Southeast Energy Exchange Market answers comments in FERC review process

Southeast Energy Exchange Market answers comments in FERC review process

The Southeast Energy Exchange Market (SEEM) members today responded to comments filed by interested parties in the SEEM dockets at the Federal Energy Regulatory Commission (FERC). 

“SEEM is designed to help deliver the most affordable power to the region and make it easier for renewable power to participate in the Southeast market,” said Noel Black, governmental affairs vice president for Southern Company. “We do this by adding automated technology that helps match available energy with locations that need it most across a wide 11-state footprint, thereby maximizing the customer benefits. 

“With 160,000 megawatts already committed to participate, it is our intent for SEEM to pass along benefits of scale to customers. In addition to bringing economic and environmental customer benefits, we also have worked to avoid adding significant new layers of bureaucracy to the region. SEEM keeps in place the effective and efficient state and federal regulations and oversight that already exist today,” said Black. 

“In our filed response we encourage FERC to evaluate the SEEM proposal that is before them and not get distracted by a few commenters who advocate for a complete redesign of the existing Southeast market. We have shown that SEEM can provide real benefits to customers in a relatively short amount of time. There is no compelling reason to delay approving the SEEM proposal and getting those benefits to customers throughout the region,” Black concluded. 

On Feb. 12, 2021, SEEM asked FERC to approve an automated, intra-hour energy exchange that aims to lower costs to customers and optimize renewable energy resources. 

If approved, the new SEEM platform will facilitate sub-hourly, bilateral trading, allowing participants to buy and sell power close to the time the energy is consumed.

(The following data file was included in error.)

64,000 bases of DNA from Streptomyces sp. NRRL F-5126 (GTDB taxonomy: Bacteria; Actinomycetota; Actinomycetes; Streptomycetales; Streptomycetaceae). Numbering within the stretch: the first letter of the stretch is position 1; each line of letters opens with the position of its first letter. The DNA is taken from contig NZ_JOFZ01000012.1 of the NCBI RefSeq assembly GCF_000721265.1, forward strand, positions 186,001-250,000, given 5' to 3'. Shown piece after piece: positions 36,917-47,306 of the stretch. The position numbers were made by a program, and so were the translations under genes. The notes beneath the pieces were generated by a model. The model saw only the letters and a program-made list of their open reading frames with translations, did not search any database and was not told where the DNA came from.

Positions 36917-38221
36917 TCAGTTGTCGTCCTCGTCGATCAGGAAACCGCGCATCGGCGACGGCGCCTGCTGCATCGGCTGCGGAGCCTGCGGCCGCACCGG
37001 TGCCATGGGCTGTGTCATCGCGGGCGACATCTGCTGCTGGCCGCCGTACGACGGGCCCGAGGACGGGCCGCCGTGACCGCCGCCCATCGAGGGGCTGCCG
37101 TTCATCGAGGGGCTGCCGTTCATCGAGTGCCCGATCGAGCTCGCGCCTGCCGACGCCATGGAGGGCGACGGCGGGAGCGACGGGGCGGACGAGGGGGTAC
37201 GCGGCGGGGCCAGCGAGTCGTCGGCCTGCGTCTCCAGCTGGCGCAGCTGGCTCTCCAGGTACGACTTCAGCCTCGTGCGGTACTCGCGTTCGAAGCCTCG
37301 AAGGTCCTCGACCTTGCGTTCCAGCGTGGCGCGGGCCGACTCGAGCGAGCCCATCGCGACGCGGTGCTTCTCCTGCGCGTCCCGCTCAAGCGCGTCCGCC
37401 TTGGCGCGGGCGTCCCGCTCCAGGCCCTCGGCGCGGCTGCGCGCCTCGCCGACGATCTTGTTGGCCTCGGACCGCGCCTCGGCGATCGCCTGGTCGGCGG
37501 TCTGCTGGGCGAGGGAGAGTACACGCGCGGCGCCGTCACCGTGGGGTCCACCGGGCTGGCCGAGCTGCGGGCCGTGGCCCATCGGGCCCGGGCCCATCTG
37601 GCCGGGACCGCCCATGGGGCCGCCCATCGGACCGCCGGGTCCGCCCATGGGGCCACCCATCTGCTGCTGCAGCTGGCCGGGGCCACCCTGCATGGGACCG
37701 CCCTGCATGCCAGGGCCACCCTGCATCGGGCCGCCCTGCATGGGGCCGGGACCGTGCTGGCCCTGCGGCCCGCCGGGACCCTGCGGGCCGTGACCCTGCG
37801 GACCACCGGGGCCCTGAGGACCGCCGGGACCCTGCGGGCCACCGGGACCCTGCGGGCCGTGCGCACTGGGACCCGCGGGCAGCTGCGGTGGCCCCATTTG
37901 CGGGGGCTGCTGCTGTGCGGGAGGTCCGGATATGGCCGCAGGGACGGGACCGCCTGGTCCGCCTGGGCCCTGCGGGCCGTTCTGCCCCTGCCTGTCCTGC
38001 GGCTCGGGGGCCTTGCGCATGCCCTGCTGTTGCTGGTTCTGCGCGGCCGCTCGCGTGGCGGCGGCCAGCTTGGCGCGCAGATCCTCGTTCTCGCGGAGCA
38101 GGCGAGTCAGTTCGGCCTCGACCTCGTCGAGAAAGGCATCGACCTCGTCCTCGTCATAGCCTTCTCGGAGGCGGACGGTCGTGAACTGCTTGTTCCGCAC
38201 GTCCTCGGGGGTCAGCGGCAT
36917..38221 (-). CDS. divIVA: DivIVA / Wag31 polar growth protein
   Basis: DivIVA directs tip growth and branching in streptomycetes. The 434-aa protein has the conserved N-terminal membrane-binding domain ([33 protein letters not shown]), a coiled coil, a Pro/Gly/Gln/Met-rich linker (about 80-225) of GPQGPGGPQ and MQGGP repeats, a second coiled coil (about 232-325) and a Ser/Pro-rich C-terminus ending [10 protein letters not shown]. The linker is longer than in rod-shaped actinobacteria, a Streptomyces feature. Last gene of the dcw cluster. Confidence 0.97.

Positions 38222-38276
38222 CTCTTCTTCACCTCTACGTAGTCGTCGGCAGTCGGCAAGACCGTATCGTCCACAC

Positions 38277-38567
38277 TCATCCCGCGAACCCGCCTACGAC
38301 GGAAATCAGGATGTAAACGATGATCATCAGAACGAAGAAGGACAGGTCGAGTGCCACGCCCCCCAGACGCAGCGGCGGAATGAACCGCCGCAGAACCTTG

To view SEEM’s full response, visit (web link to FERC site). 

Founding members of SEEM are expected to include Associated Electric Cooperative, Dalton Utilities, Dominion Energy South Carolina, Duke Energy Carolinas, Duke Energy Progress, Georgia System Operations Corporation, Georgia Transmission Corporation, LG&E and KU Energy, MEAG Power, NCEMC, Oglethorpe Power Corp., PowerSouth, Santee Cooper, Southern Company and TVA. Participation in SEEM is open to other entities that meet the appropriate requirements. Some utilities will make decisions about whether to commit following FERC approval. 

The founding members hold energy assets in parts of 11 states and serve the energy needs of more than 32 million retail customers (roughly more than 50 million people). 

Author Santee Cooper

Santee Cooper

Santee Cooper is South Carolina’s largest power provider, the ultimate source of electricity for 2 million people across the state, and one of America’s Best Midsize Employers as named by Forbes. Through its low-cost, reliable and environmentally responsible electricity and water services, and through innovative partnerships and initiatives that attract and retain industry and jobs, Santee Cooper helps power South Carolina. To learn more, visit and follow #PoweringSC on social media.